Finding the ideal spot in Southeast Michigan
March 14, 2014
With my recent move to the Greater Detroit area, I wanted to increase interest in data science in my new neck of the woods. Since we’ve had success with the growth of the Data Science Chicago Meetup group, I decided to create a similar group for the Southeast Michigan area. In its first month, the group has grown to 50 data enthusiasts. Not bad, considering we’ve yet to have our first meeting!
About that first meeting...since reaching out to the crème de la crème of data scientists in Michigan, one of the recurring questions I’ve been receiving is, “where do you plan to hold the meetup?” Great question. Ideally, the location should be easy to get to for all members of the meetup. Since this is Datascope, we decided to let the data help us find the “ideal” location.
Visualizing the “ideal” locations
Below, we give you an interactive visual that shows the location of all the Data Science Southeast Michigan meetup members as well as some optimal meetup spots. We also added the option to drag the single location in order to see the average distance traveled for all members to the meetup. You can also view the visualization on a separate page here. Enjoy!
Average distance traveled:
Drag the green dot around to view average travel distances for all Meetup data scientists.
What does “ideal” mean? Centroid vs. Geometric Median
Our first instinct in finding the right location was to simply find the centroid of all location data points of our members. Although mathematically simple, there are two problems with this approach. Firstly, we actually want to find the point that minimizes the sum of the distance to all other points, not the point that minimizes the sum of the squares of the distances to all other points. From Wikipedia:
“Despite the geometric median's being an easy-to-understand concept, computing it poses a challenge. The centroid or center of mass, defined similarly to the geometric median as minimizing the sum of the squares of the distances to each point, can be found by a simple formula — its coordinates are the averages of the coordinates of the points — but no such formula is known for the geometric median, and it has been shown that no explicit formula, nor an exact algorithm involving only arithmetic operations and kth roots can exist in general.”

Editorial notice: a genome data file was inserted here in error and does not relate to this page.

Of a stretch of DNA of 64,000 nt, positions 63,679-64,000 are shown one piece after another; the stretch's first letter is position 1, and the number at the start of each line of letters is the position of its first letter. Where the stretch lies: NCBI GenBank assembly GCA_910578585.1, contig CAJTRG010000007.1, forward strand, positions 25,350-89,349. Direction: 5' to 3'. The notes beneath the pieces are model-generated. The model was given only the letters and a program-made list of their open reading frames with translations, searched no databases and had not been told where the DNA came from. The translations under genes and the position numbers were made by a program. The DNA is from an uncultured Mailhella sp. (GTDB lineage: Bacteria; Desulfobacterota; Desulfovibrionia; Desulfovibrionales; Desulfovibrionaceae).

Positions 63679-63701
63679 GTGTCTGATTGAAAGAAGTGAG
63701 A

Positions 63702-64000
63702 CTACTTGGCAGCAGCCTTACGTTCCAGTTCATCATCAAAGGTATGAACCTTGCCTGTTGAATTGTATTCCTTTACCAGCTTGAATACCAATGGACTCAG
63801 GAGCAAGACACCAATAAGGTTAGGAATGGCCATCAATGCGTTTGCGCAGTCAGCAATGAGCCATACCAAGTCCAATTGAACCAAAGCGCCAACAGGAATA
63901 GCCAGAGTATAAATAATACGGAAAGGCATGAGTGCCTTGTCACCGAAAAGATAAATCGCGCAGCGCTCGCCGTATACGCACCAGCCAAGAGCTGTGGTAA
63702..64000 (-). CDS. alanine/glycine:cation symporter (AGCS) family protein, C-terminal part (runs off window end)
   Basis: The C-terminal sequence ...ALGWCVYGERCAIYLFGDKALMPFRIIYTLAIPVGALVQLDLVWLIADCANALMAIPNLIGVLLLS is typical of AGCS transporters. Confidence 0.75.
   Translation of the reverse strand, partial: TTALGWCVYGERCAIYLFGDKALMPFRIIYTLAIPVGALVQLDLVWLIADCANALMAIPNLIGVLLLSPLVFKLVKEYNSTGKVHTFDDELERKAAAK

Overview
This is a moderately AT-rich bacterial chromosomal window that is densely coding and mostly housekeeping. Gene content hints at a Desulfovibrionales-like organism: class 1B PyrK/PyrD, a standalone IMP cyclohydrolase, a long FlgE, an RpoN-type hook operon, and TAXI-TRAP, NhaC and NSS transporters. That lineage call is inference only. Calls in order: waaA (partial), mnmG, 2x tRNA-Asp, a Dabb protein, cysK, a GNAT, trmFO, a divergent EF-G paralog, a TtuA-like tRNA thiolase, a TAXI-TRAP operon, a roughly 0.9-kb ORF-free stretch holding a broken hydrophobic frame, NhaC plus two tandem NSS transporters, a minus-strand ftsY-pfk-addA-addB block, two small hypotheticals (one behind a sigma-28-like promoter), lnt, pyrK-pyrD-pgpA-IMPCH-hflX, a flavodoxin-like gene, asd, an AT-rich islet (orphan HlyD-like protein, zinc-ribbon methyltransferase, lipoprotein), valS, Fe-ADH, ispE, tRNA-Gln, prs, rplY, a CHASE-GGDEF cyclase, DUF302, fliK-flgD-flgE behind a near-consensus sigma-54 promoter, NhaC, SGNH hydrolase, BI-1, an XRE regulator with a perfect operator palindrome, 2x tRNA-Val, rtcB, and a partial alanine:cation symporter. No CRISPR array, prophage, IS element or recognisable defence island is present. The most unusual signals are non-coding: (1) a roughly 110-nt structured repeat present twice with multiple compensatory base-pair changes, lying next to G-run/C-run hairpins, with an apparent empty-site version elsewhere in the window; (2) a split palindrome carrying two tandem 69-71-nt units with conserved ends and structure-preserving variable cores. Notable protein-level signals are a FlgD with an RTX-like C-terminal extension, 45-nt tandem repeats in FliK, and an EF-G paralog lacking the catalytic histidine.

Secondly, as Pythagoras showed back in 500 B.C., the Earth is not flat. We need to take into consideration the curvature of the Earth to more accurately calculate distance.
Based on the prior work done by Daniel J. Lewis that uses Weiszfeld’s algorithm to find the geometric median of a set of points, we modified his distance calculation to encompass the spherical shape of the Earth. The code can be found here.
Two locations instead of one
Turns out the geometric median for all of the points is in Southfield, MI. Since I’m running the meetup, I decided to exercise my executive powers and veto that option and explore the data a little further.
When taking a closer look at the data, you can see that the meetup members primarily come from two distinct areas: the Ann Arbor and Detroit suburbs. As opposed to settling on just one location for the meetup, maybe it makes more sense to have two different locations.
Now the problem slightly changes. I want to find two new points that minimize the sum of the distances from all other points to the closest of these two new points. So if each meetup member travels to exactly one of these two new locations, the total distance traveled is minimized. Still with me?
There are many ways to solve this problem (like this and this - we used the latter for our Cheating Commish algorithm). Since we know we want two distinct clusters, a logical choice is K-means clustering, which partitions a set of points into k clusters (2 in our case). Each cluster has a centroid, and so each point in the dataset belongs to the cluster whose centroid is nearest to that point.
After clustering our points and finding the geometric median of each cluster, we found the two locations to be Royal Oak, MI and Ann Arbor, MI. Much more reasonable solutions for a people gathering event!